In some parts of the globe, these dangerous chemicals are contained. They may irreparably ruin the earth surrounding graveyards, but it’s not as if that property would be converted into farmland. However, in areas with loose soil or those prone to torrential downpours, the danger can be much worse. Flooded cemeteries often polluted water supplies in the 19th-century, leading to exponential increases in cases of cholera or typhoid in areas surrounding graveyards.
Urban planning has done wonders for preventing this, but there’s no guarantee that it’ll never happen again, especially in tropical areas like Brazil, where flooding is somewhat common. The best way to avoid such a disaster is to build cemeteries on the highest quality land, but that is far from standard practice. Given the current state, experts point out that this ecological disaster is a low-probability event with potentially disastrous consequences.
While flooding and contaminating the water supply are unlikely in most of the world, there are still risks associated with the dangerous compounds permeating our land. In many areas around crowded cities, there isn’t enough space to build new parks for expanding populations. Many local governments have responded by turning graveyards into public playgrounds. As a recent phenomenon, though, there has been a limited amount of research into the potential consequences of exposure to graveyard chemicals.
Yet, even if we assume that none of the potential dangers are realized, there are still environmental concerns around burial. In the United States alone, more than 100,000 tons of steel are used each year in funerals— that’s one full Golden Gate Bridge. Throw in 1.6 million tons of concrete and 30-million board-feet of wood, and you have enough material to build about 5 million homes. And that’s just in the US.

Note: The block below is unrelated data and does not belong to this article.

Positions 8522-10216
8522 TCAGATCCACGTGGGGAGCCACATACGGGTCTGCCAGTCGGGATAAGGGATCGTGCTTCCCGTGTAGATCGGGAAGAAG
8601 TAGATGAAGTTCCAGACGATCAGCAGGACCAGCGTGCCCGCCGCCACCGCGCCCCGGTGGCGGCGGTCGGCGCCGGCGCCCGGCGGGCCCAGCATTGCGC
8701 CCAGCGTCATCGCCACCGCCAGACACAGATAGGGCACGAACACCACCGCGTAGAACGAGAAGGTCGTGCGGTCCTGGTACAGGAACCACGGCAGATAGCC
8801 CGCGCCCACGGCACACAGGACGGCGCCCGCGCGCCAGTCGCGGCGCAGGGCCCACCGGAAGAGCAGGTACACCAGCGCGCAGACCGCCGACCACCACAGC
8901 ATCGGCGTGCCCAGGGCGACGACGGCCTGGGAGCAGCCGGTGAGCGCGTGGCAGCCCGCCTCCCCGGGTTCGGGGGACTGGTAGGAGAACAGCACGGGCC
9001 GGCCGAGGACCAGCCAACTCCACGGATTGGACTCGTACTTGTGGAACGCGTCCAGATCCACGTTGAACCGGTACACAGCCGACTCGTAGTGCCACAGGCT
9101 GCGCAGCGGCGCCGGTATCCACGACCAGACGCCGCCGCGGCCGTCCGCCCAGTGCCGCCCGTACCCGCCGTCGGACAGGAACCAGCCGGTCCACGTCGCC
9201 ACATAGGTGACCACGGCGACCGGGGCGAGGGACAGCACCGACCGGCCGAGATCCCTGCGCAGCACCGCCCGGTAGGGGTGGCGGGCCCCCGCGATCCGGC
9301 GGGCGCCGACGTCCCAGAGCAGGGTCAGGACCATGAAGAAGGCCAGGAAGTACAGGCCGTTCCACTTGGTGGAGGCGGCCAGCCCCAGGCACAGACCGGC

Of course, the common rebuttal is that cremation is the way around this issue, but even that option poses some environmental questions. Cremation is an energy-intensive process, and even something as small as dental fillings contributes a considerable amount of mercury emissions, up to 15% of those of a developed country like the UK.
With all of these challenges, countries have responded in various ways. But the best solution isn’t clear, and something that works in one area is likely to ruffle cultural feathers in another. For instance, in Spain and Greece, the dead are typically placed in above-ground crypts for 20 years or so while the body decomposes, after which they are stored in a communal burial ground, where they take up less space.
In other countries, once the bodies of the dead have decomposed, they are either buried further into the ground or transported somewhere to be cremated. But this decision faces opposition for multiple reasons:
- The process of digging deeper into the earth is expensive and laborious.
- Families paid high prices for the land that their ancestors are buried in, and it isn’t always possible to ensure that a single plot remains dedicated to a single lineage.
- For many societies, it’s viewed as a disrespectful disruption of a person’s final rest.
So what are the options? It depends on where you are.
Perhaps the most famous solution is in Paris, where, in the 1800s, the remains of more than six-million people were dug up and stored in the catacombs beneath the city. Not only does this make for a spooky tourist attraction, but it also moves the remains to a place where they aren’t taking up important space. But, the catacombs do impact the liveable space above ground. By removing so much of the land beneath the city, the foundation has been destabilized. Look at a map of Paris, and you’ll find that the buildings standing above the catacombs are among the shortest in the city.